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dc.contributor.advisorSchele, Linda
dc.creatorGutierrez, Mary Ellenen
dc.date.accessioned2015-02-10T19:47:05Zen
dc.date.available2015-02-10T19:47:05Zen
dc.date.issued1996-05en
dc.identifier.urihttp://hdl.handle.net/2152/28412en
dc.descriptiontexten
dc.description.abstractThe topic of my dissertation is the architectural symbolism of the Maya ballcourt. The typical Mesoamerican ballcourt is a sunken playing surface that is situated between two parallel mounds that form a cleft in the earth, resembling the cleft Mountain of Creation. In fact, the ballcourt was an architectural analog of the Mountain of Creation and they shared a number of associations. In Chapter 1 I discuss previous research on the ballgame pertinent to my arguments. Chapter 2 is an analysis of a particular ballgame between a bird and a deer that I interpret as metaphorical of the hunt, sacrifice, and the vision quest. Chapter 3 is a summary of the concept of the sacred mountain in various locations around the world with an emphasis on Central America. In Chapter 4 the discussion focuses on the pattern as it appears in its most complete form at Y axchilan. The connection between dance and the cleft in the Mountain of Creation is analyzed in Chapter 5. First Father and his importance regarding creation, the ballgame, and the ballcourt is the emphasis of Chapter 6. Elements of the pattern as they appear at Copan and Piedras Negras is the topic of Chapter 7. Within Chapter 8 I discuss elements of the pattern as they appear outside the Maya area at Teotihuacan, El Tajin, Tenochtitlan, and in various central Mexican codices. I conclude that the association between the ballcourt and the cleft Mountain of Creation, which began at the Olmec site of La Venta, permeated the cosmology of later civilizations, with the Maya serving as the prime example. Elements of this cosmo-political pattern were so widespread as to make it abundantly clear that this overall pattern served as the ideological foundation of Mesoamerican civilization from the time of the Olmec until the coming of the Spaniards.en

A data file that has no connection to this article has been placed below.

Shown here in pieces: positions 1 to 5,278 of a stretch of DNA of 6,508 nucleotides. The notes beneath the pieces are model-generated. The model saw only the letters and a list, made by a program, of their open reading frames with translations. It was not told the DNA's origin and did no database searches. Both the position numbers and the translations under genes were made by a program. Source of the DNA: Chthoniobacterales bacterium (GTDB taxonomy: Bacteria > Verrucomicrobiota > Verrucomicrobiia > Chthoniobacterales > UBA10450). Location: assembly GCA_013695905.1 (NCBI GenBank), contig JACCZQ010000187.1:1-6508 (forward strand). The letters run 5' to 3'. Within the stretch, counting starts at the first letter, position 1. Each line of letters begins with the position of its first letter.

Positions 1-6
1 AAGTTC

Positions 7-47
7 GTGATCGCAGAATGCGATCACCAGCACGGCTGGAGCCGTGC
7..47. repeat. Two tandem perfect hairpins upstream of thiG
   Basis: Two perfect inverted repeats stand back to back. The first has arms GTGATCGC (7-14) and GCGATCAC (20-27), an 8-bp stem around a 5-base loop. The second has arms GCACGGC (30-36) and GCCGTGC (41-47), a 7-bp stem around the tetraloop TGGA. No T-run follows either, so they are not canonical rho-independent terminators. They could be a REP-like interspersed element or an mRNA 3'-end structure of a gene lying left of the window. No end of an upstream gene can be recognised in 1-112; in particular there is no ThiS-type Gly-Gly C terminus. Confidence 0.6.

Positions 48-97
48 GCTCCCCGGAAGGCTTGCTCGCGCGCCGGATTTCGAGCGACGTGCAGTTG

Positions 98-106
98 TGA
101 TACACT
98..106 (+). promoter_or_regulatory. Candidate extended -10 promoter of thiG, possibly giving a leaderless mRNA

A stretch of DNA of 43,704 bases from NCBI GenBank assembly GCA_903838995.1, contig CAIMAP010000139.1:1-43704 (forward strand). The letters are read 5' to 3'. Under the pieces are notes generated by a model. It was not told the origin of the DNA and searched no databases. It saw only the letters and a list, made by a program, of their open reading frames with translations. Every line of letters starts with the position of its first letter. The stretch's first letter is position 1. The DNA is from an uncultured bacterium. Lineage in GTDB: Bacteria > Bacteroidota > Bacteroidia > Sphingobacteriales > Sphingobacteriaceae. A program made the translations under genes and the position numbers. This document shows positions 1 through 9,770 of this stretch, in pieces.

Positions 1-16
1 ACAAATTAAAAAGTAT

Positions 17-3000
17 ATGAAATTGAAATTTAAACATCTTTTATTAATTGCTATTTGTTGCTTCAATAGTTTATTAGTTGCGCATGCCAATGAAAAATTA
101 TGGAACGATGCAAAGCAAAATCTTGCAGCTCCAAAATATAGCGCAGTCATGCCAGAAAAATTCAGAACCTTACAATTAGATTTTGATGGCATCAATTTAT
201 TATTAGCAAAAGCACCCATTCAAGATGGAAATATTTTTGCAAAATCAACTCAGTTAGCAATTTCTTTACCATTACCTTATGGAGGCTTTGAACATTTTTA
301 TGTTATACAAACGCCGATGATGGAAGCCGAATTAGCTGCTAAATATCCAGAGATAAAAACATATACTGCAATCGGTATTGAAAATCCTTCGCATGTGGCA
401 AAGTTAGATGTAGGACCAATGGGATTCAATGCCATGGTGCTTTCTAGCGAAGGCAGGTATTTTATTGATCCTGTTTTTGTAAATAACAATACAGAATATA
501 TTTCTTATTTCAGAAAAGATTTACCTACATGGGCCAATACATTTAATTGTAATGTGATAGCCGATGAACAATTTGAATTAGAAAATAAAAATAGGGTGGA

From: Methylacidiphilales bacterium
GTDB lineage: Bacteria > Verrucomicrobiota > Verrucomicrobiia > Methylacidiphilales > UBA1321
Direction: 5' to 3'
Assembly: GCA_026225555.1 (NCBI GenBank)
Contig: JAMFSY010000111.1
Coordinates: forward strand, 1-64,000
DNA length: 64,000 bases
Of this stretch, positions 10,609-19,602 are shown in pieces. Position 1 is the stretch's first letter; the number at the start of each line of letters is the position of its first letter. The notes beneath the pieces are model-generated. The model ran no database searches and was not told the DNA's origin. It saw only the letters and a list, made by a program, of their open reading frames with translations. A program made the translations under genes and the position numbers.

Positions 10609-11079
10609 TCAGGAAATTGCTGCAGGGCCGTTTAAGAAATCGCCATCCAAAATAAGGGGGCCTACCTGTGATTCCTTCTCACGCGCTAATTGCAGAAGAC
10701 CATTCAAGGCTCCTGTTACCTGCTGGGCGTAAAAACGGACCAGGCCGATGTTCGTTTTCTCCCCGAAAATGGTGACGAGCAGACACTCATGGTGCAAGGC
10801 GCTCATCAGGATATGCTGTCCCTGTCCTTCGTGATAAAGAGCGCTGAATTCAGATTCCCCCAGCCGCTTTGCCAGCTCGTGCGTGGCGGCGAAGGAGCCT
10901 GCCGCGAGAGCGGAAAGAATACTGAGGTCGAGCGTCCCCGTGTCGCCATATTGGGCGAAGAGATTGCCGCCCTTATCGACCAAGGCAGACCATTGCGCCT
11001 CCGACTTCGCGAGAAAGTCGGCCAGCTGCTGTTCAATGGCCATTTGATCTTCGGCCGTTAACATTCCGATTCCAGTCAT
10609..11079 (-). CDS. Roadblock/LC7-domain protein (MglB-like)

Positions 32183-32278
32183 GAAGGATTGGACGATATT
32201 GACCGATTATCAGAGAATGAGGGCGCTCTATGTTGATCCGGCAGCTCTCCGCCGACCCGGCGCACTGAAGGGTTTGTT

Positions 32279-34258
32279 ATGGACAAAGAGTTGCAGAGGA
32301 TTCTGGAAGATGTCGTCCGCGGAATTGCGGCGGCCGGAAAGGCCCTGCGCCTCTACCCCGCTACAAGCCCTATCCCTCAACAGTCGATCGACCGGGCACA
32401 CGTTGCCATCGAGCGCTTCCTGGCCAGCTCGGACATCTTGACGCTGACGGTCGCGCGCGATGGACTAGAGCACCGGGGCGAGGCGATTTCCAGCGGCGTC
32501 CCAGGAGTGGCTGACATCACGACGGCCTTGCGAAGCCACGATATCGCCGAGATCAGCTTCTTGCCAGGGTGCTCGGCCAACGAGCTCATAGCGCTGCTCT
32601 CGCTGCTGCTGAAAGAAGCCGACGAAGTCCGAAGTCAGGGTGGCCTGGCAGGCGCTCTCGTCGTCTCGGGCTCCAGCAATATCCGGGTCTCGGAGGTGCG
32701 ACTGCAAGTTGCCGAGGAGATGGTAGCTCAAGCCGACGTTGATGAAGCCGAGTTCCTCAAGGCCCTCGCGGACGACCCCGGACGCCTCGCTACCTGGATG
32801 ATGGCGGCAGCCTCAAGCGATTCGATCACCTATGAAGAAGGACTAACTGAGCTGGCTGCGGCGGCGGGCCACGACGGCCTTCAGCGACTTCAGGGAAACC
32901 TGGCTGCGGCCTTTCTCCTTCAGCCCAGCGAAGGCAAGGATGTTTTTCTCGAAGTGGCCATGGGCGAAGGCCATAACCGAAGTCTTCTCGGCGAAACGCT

dc.format.mediumelectronicen
dc.language.isoengen
dc.rightsCopyright is held by the author. Presentation of this material on the Libraries' web site by University Libraries, The University of Texas at Austin was made possible under a limited license grant from the author who has retained all copyrights in the works.en
dc.subject.lcshMayas--Gamesen
dc.subject.lcshBall games--Central Americaen
dc.subject.lcshBall games--Mexicoen
dc.subject.lcshMayas--Antiquitiesen
dc.titleThe Maya ballcourt and the Mountain of Creation : myth, game, and ritualen
dc.typeThesisen
dc.description.departmentLatin American Studiesen
thesis.degree.departmentLatin American Studiesen
thesis.degree.disciplineLatin American Studiesen
thesis.degree.grantorThe University of Texas at Austinen
thesis.degree.levelDoctoralen
thesis.degree.nameDoctor of Philosophyen
dc.rights.restrictionRestricteden


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